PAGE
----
Malawi goes Grammy
|December 19th, 2015|
|tags:||Grammy, Ian Brennan, Malawi, Zomba Prison project|
In summer this year, fairplanet reported about the Central Prison of Malawi. Ian Brennan and the Italian documentary filmmaker and photographer Marilena Delli were granted special access by the head of the prisons in exchange for Brennan providing violence-prevention classes for some of the inmates and guards. A subject, which Ian is a sought-after expert for and about he has authored two books.
Brennan and Delli were sworn to the utmost secrecy, and at one point were detained briefly for sneaking photos in a forbidden area. At another moment, they were caught amidst a brawl and witnessed guards beating a prisoner who attempted escape through the main door. The prison built to imprison around 300 inmates - held more than 2,000 prisoners. As it was hard to bear and to raise awareness about the prisoners’ situation Brennan and Delli established the “ Music of Zomba Prison Project”.
Now, the project that was formed in the summer of 2013 as a band made up of inmates from the Central Prison of Malawi, has secured with the album "I Have No Everything Here," a Grammy nomination.
"It's certainly beyond anyone's expectation," Ian Brennan told NBC News. "This means we've been heard. And that's shocking.“
Gentle guitars and soft melodies with powerful lyrics in the language of Chichewa is the album is a unique collection of 20 songs, 18 of which were written by the prisoners themselves. Sadly, though, one of the women featured on the album had already suffered the loss of her toddler, who was also imprisoned with her. And, then a year later - only 37 years of age - she too perished within the walls of the Central Prison of Malawi. Three other incarcerated women have gained release, and two cases are now under review.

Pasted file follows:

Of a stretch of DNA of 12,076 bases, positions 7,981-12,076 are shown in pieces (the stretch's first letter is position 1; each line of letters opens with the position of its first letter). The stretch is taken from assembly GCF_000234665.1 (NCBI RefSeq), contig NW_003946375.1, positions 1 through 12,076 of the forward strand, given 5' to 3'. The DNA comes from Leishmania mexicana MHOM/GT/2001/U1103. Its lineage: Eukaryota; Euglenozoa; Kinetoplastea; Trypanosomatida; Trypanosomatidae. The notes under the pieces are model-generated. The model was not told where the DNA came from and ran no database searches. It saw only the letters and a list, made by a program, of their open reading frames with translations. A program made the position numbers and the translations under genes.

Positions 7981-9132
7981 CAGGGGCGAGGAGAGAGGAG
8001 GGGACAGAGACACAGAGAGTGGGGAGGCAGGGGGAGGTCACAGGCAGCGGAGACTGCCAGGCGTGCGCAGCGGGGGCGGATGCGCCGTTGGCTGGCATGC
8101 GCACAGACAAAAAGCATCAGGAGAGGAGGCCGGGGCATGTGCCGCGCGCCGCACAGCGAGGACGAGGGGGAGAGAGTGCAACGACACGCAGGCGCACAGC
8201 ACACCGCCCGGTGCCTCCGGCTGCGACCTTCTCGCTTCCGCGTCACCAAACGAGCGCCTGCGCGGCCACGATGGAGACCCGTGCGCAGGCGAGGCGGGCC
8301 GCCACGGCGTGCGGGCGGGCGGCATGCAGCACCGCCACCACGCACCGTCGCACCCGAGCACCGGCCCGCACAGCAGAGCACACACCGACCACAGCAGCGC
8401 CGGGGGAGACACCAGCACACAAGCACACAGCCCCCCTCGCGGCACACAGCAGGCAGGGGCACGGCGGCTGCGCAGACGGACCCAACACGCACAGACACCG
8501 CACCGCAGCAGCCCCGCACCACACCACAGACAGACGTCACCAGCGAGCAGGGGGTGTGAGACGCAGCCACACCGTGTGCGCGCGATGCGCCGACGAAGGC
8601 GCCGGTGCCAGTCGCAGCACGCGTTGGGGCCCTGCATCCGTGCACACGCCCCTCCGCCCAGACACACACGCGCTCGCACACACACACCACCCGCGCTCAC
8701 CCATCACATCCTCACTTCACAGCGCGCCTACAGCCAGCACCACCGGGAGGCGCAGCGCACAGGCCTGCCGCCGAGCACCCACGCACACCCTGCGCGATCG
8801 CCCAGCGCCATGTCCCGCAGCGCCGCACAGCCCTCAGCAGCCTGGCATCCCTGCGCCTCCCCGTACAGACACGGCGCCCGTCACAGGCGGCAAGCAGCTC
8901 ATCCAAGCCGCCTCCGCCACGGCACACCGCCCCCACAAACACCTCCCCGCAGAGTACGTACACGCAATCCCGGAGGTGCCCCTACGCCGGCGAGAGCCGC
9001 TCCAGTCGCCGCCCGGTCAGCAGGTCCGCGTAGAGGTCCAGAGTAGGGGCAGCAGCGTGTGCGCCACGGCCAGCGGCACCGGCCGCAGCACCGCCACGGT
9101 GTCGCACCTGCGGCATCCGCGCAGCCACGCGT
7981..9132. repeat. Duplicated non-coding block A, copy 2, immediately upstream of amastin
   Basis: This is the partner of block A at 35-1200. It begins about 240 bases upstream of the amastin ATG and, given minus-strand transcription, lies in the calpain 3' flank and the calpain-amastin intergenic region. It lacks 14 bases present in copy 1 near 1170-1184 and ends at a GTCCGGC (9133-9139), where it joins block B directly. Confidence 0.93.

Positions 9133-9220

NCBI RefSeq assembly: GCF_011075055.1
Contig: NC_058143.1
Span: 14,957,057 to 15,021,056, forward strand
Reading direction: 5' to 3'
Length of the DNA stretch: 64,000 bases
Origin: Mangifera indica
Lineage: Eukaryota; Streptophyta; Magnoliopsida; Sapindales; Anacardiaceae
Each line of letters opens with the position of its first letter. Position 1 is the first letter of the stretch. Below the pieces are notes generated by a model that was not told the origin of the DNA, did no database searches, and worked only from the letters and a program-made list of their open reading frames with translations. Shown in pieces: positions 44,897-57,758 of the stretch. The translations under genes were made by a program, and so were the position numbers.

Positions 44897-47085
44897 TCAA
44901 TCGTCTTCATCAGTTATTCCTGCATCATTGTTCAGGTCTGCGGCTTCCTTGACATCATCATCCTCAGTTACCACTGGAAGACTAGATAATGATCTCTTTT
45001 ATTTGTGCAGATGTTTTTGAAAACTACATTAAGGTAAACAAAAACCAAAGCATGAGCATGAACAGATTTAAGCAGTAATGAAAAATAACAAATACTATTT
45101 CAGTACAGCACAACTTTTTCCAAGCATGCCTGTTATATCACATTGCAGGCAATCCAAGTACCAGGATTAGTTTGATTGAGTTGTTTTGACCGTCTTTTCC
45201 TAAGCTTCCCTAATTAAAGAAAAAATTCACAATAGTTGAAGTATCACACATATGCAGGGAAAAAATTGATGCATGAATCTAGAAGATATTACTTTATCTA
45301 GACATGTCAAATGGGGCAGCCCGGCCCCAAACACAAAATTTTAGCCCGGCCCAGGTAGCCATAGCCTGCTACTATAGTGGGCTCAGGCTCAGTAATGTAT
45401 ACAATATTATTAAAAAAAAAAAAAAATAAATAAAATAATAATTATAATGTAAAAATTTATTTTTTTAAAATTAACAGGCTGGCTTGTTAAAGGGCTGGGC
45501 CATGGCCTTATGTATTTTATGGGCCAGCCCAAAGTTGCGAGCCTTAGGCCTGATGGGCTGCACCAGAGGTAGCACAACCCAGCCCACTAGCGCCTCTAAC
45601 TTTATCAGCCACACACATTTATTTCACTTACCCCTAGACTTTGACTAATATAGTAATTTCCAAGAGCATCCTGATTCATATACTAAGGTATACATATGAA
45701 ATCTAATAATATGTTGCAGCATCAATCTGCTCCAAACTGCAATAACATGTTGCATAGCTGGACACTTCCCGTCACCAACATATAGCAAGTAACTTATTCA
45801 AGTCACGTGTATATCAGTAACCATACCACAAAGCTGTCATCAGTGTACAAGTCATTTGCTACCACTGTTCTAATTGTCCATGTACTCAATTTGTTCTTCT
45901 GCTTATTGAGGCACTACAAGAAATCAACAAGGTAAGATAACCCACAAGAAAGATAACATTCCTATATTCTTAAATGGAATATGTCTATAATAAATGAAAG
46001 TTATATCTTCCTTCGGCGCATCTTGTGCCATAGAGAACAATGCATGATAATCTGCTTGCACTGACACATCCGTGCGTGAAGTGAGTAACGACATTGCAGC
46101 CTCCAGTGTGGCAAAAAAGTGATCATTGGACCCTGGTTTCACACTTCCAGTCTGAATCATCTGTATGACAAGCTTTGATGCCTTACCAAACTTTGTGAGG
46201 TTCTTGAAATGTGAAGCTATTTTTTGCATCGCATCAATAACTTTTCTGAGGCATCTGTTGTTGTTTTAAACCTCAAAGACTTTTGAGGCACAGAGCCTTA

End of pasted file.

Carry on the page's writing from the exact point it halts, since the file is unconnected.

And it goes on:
Malawi was not only named the poorest country in the world in February by the World Bank, currently, more than 230,000 citizens are displaced due to seasonal flooding in the south. The “Zomba Prison Project” is holding another record with its Grammy nomination – indeed a very positive one: As this is the first Grammy nomination ever for Malawi in the 58-year history of the awards. Even, only 12 percent of the sub-Saharan African countries have ever received a nomination.
The surprising amount of attention that the project has gathered globally after the nomination is astounding and such an uplifting “good news” story for this year, coming to an end.
"I am very happy for the prisoners and quite shocked really," Ian Brennan said in an interview with Al-Jazeera. "The awards have become extremely celebrity-driven, and ironically, the World category in particular has become so predictable - it's the same names almost every year … so to see a group of unknown individuals get a nomination makes it that much more of an accomplishment."
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